We spent two days in this bohemian town exploring and admiring the graffiti-covered corridors and cobblestone streets, the multicolored buildings and maze-like stairways. But one of the best things? Feeling the Pacific Ocean air again, and watching the sun set over it. Something about Valparaiso felt very familiar...

We spent two days in this bohemian town exploring and admiring the graffiti-covered corridors and cobblestone streets, the multicolored buildings and maze-like stairways. But one of the best things? Feeling the Pacific Ocean air again, and watching the sun set over it. Something about Valparaiso felt very familiar...

In the 1990s, the city decided to offer its walls to graffiti artists, giving Valpariaso its vibrant personality and amazing works of art. The ascensores (funiculars) bring people up the cliff for a couple hundred pesos, quirky by excellence. Stray dogs are everywhere, accustomed to the passerby, sometimes following in hopes of a fallen crumble of the empanada munched on the way to Pablo Neruda’s hilltop house. Most dwellings are colorful, but windows still bear iron bars as in all Chile. 

We treat our taste buds to their first pisco sours (abroad), ceviches, and lomo saltado. Valparaiso reminds us of home with its wooden structures, art, food, and soul. Only the sun and language remind us where we are. Stairs are painted nearby with the phrase that can summarize the town, and how we feel: “We are not hippies, we are happies.” The puzzles at the b&b are just a bonus.

We loved seeing moments like this around Valparaiso; A young girl in her own world, sitting in the sun atop the colorful stairway, enwrapped in the beautiful words coming off the pages in her book.

We loved seeing moments like this around Valparaiso; A young girl in her own world, sitting in the sun atop the colorful stairway, enwrapped in the beautiful words coming off the pages in her book.

One of Madie’s favorite murals around town.

One of Madie’s favorite murals around town.

“We are not hippies. We are happies.” The Valpo motto.

“We are not hippies. We are happies.” The Valpo motto.

The quiet waters of Valdivia, Chile.

The quiet waters of Valdivia, Chile.

Valdivia

A few days later, it’s already time to leave. We head to Santiago only to catch a flight to Valdivia, a town we found because of its cheap flight avoiding another 14-hour bus ride. It’s at the edge of Chile’s lake region, and is the heart of the country’s German heritage. The local brewery is called Kunstmann and the bakeries sell German pastries. We arrive on the 25th of December, to the warm laughter of Viella and her staff at the Airesbuenos Hostel & Permaculture.

Viella was in the middle of preparing Christmas dinner, which we feel blessed to join. She calls it the Orphan Dinner; it happens every year, with travelers and staff, all far from home and their own friends and families. We meet Belgian girls, a young Finnish couple, a German girl traveling solo. There are other locals who stop by for the festivities, including two 6th generation Chilean brothers, speaking a perfect German from their heritage.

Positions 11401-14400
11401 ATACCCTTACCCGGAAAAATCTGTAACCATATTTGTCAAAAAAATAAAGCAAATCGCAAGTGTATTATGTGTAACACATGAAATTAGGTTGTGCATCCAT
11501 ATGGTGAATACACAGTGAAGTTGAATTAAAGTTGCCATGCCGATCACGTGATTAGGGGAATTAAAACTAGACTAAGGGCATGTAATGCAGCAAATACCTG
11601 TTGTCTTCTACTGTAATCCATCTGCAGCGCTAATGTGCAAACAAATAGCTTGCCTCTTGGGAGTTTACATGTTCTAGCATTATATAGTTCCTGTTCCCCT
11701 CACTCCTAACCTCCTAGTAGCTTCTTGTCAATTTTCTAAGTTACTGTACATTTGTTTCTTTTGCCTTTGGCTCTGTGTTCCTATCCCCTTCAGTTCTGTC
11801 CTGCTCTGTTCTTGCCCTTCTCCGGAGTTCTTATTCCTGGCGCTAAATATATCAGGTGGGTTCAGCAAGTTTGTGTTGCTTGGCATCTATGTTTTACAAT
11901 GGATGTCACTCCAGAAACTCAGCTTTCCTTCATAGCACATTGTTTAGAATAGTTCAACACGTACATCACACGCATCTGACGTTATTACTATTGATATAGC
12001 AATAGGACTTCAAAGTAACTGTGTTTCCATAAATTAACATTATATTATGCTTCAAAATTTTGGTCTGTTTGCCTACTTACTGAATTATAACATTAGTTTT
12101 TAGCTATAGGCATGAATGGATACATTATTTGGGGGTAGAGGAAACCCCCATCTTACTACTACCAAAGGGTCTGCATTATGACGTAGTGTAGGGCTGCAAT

We flew from Santiago to Valdivia on Christmas Day, and expected to make simple sandwiches for dinner since everything would be closed, but when we got to our hostel, the owner Viella was putting together an amazing spread of ribs, fish, salads, and sangria, for her friends and guests. After hours conversing with 6th generation Chilean Germans, a Finnish couple, and two Belgian girls, we blew out candles on the birthday shortcake. There is not much to the little fishing town, but the hospitality at this awesome permaculture hostel was unforgettable and we couldn’t have imagined a better holiday away from home.

We flew from Santiago to Valdivia on Christmas Day, and expected to make simple sandwiches for dinner since everything would be closed, but when we got to our hostel, the owner Viella was putting together an amazing spread of ribs, fish, salads, and sangria, for her friends and guests. After hours conversing with 6th generation Chilean Germans, a Finnish couple, and two Belgian girls, we blew out candles on the birthday shortcake. There is not much to the little fishing town, but the hospitality at this awesome permaculture hostel was unforgettable and we couldn’t have imagined a better holiday away from home.

Chile’s mixed DNA shows us all its beauty. The locals talk to us about the natives hoping for autonomia near the Argentinian border. We have a BBQ dinner of pork, fish, and too much wine. We blow out candles on Jesus’s layered berry birthday shortcake, ending the night on a strange note of summer and Christmas, like a jazz chord we didn’t know could sound well. Another bus ride tomorrow already, to climb a volcano.